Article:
Tuesday, June 24, 2008

Shrink Rap Grand Rounds: The iPhone 3G Edition

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Tuesday, June 24, 2008

My Three ShrinksGrand Rounds 2007MediphoneTortureExcellenceAnorexiaRecoveryVideo PainDrink RightThe JointDr NurseTiny ShrinkBreastNot SickPubMedWinnerADD PhonePopcornDroolingWhat's NewWeb PowerEating NemoPillgateExpressRxiPhoneMail1Safari1iPod1My Three ShrinksNSAIDLabelsSexSwaySham PtEnvironmentDevicesMore AppsPainOne HourCuttingPotter HatSpyingReformAntiPhoneDifficultInsuranceDiscrimStragglerDucksiTunesPrivacyPTSDPhone2Mail2Safari2iPod2

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Welcome to Grand Rounds, Volume 4, #40 (see future GR schedule). If you missed our first Grand Rounds last year, with our amazing Clicky Brain, then feel free to pause and enjoy.

This year, since the anticipated release of the Apple iPhone 3G is just around the corner (July 11), we asked for submissions to have some connection to the iPhone, no matter how twisted the logic is to make the connection. The medical blogosphere obliged. So we are including, free of charge, our Clicky iPhone, which will let you visually navigate this week's Grand Rounds submissions (yes, the buttons on the phone really work).

Of course, below that is the regular text for you old-schoolers. And if you have low vision or prefer to LISTEN to your Grand Rounds, you can get our PODCAST of it HERE.

We'll start off with the posts which most closely held to our iPhone theme. Why an iPhone theme? Well, besides the fact that Roy is the resident Apple fanboy and Clink the fangirl, the iPhone has a lot of potential as a flexible and easy to use tool for today's health care professional. Sure, Roy wrote a tongue-in-cheek post about using it as a multi-faceted psychiatric tool, the iShrink, complete with breathalyzer and tremor-diagnosing imaging software, but the fact that its standards are open for third-party development means that we will see a tremendous amount of software written for it and available in the App Store. Joshua from Tech Medicine reviews some of the coming medical applications. Oh, and if you're already tired of hearing about the iPhone, you may as well just close your browser window now, because it only gets worse (better?).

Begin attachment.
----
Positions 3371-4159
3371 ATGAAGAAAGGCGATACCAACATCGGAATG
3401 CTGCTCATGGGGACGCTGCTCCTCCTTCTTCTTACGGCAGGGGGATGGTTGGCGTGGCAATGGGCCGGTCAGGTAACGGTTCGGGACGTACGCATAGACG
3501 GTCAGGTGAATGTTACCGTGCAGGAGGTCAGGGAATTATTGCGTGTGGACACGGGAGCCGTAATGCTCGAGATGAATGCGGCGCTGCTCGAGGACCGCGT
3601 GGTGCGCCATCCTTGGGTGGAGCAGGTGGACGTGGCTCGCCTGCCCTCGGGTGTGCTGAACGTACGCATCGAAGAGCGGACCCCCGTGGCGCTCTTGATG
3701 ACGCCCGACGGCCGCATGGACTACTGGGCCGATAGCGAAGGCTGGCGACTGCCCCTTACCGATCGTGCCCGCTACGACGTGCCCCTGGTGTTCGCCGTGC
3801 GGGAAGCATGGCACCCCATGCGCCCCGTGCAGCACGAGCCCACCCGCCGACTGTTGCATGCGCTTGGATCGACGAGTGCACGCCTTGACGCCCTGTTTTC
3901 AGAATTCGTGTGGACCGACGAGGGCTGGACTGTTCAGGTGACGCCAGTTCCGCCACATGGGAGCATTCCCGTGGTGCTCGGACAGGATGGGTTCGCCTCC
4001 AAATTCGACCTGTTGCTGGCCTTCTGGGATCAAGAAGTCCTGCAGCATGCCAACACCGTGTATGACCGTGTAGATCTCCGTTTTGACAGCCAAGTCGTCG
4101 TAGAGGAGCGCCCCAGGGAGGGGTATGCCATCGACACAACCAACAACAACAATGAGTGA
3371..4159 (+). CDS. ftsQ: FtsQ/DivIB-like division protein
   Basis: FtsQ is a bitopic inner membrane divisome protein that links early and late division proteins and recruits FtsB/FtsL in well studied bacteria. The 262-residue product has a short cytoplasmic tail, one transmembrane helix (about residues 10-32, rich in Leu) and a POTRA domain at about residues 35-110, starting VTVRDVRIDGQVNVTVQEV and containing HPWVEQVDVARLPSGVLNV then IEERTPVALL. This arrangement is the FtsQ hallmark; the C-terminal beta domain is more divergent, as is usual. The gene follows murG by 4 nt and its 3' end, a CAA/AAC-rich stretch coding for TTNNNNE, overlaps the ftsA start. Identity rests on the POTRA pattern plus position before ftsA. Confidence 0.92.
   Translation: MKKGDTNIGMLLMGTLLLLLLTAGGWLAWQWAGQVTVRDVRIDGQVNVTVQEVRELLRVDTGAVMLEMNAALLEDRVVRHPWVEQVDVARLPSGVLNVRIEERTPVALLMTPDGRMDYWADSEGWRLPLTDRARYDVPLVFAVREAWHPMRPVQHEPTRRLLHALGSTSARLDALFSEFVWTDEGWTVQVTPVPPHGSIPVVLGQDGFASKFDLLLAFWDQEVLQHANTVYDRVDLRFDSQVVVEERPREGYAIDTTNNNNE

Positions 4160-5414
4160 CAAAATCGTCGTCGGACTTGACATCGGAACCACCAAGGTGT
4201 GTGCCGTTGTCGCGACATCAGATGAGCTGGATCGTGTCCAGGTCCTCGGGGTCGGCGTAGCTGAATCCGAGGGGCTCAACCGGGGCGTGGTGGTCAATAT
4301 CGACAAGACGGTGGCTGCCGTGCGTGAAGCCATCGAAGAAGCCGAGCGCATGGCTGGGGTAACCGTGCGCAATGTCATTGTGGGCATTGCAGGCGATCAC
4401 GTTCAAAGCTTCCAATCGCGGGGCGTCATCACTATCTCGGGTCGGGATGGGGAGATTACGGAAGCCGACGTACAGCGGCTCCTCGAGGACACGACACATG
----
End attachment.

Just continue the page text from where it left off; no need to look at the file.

EDIT: Yikes! It's already into Wednesday and I found out that I missed two Grand Rounds submissions... just left them off completely. Sorry about that. But here they are right at the top, so please check them out...

1. Social worker Still Dreaming writes about "Why I Don't Care About the New iPhone." I know what you're thinking... I really did just overlook her. (She actually like the iPhone.)

2. Midwife With a Knife has an excellent, scholarly post about restrictions on work hours for residents. Wish there were restrictions on hours for producing Grand Rounds!

Here's the rest...

Jeffrey from Monash Medical Student also points out some other medical applications for the iPhone.

Annie from Home of the Brave writes about a growing body of evidence which demonstrates that nurses, physicians and psychologists have been used by the government as agents of abuse and torture.

JeffreyMD notes that "Apple has long been considered to be a company that strives for excellence in their products." Which brings us to his post on The Pursuit of Excellence on a personal level. [Good reach.]